When people think of Jewelry, there’s one name that comes to mind…
Tiffany & Co. jewelers has got to be one of the best well-known jewelry stores on the face of the earth.
They’ve led the industry in fresh trends and innovative designs since 1845. They are the ultimate jewelry store.
But that also inspires and creates tons of knock-offs and look-a-likes. Other jewelers compete for the customer’s buck with cheap fakes and frauds that resemble the real thing.
It’s not a surprise. It happens to all the big designer companies world wide. It’s just a fact of life.
Is the Tiffany ring real?
How are you to know if the ring you’re buying is a real Tiffany ring or a cheap knock-off? The seller says “It’s real!” Should you trust them? How can you tell genuine from a fake? Let’s take a look…
The Tiffany 1837 Ring:
One of the most famous Tiffany rings is their “Tiffany 1837 Ring” (see picture). This ring is instantly recognizable and very distinct. It’s clean, it’s classy, it’s simplistic, it’s a work of art. I love this ring…
So I didn’t hesitate when I spotted their eye-catching blue-green bags, boxes and sterling silver rings at a flea market in Maui. The first thing I thought of when I saw them was Tiffany, no doubt. Their trademarked colors, bags and boxes are well known.
But Tiffany in Hawaii?
I took a closer peek. The first ring that I saw was their famous 1837 Tiffany & Co ring (listed as a “timeless tiffany favorite”.) At first glance, it does look like Tiffany…
A lot of people were looking at them and buying them. Green bags were flying off the shelves. Do these people not know these are fake? Do they even care? They may be thinking to themselves “No one will ever know the difference…” But I assure you, they will.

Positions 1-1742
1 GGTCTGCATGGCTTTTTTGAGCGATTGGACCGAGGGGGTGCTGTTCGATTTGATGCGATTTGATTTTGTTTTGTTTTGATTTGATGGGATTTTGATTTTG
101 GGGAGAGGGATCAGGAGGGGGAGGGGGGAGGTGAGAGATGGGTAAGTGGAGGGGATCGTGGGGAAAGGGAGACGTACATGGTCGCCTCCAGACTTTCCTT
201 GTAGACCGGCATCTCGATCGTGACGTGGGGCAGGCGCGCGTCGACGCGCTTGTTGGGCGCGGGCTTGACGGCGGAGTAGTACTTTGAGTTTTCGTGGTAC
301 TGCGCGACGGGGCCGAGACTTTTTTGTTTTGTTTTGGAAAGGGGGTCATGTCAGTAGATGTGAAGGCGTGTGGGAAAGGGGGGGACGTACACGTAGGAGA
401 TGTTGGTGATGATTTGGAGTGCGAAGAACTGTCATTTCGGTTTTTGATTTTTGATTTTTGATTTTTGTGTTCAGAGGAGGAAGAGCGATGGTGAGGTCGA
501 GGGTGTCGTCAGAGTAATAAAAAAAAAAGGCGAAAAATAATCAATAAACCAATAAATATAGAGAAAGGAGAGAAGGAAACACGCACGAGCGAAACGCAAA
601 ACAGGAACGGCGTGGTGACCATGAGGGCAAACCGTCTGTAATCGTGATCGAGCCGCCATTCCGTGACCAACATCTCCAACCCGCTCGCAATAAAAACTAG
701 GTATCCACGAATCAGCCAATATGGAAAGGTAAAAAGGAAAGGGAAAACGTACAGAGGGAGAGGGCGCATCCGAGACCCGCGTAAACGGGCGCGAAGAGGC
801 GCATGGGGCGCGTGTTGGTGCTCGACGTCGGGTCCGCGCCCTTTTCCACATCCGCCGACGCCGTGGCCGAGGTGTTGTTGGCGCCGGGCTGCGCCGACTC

Because everything was different.
In just a couple of seconds I spotted a lot of differences between a fake 1837 rip-off and the real 1837 Tiffany ring. Here they are:
- The font was different than the real font used.
- The font lines and edges were blotchy, blurred and not perfectly, crisp and clean.
- The spacing of the letters was different.
- The engraving was uneven and not deep enough.
- The 925 stamp was thinner and wider.
- The raised stamp section 925 was fat and blurry.
- The numbers were a different font.
- The curve and dip was more pronounced.
- It had a 925 stamp inside the ring (real doesn’t).
- There was no space between Tiffany &Co
- There were no spaces between the inside lettering either (it was all one word).
- The font inside the ring was bigger and wider.
- The entire ring was at least 1mm thicker.
- The edges of the ring were flat (not slightly curved).
- The inside read “©1997TiffanyAndCo.925” instead of “©1997 Tiffany Co.”
- The bag was more of a green color vs blue-green (see image below).
- The price was insane.
So while the real ring sells for $150 at Tiffany.com, the fake one sold for only $15.
Here’s the bottom line:
These fake knock-offs won’t fool anyone. They won’t last as long. They’ll look like junk in just a couple of months. Their shine will fade in a heartbeat. The rich luster and patina (surface shine) from Tiffany’s sterling silver rings and jewelry is priceless and beautiful. There is no comparison.
But how do you know for sure?
There’s only one true way of knowing if the Tiffany jewelry you bought is “real” or “fake“. Buy it from Tiffany! They’re the only ones that sell true Tiffany jewelry.
All the others are imposters, imitations, cheap, fake, fraud, and rip-offs.
If you want a ring that’s well built and finely crafted. Where the lettering is crisp and perfect and the trademark is real.
Buy it from Tiffany & Co.
And the next time you’re on vacation and you see that street vendor pushing Tiffany rings…
You ain’t no fool.
You May Also Like:
You May Also Like:
About the Author
Author Richard Scott. Certified Diamontologist and Gemologist. 30 years of experience.
Let Richard help you choose the best diamond, the most dazzling engagement ring, and save as much money as possible. Read more about the author here. Follow Richard on social media; Twitter, Facebook, Pinterest. Contact Richard Scott here.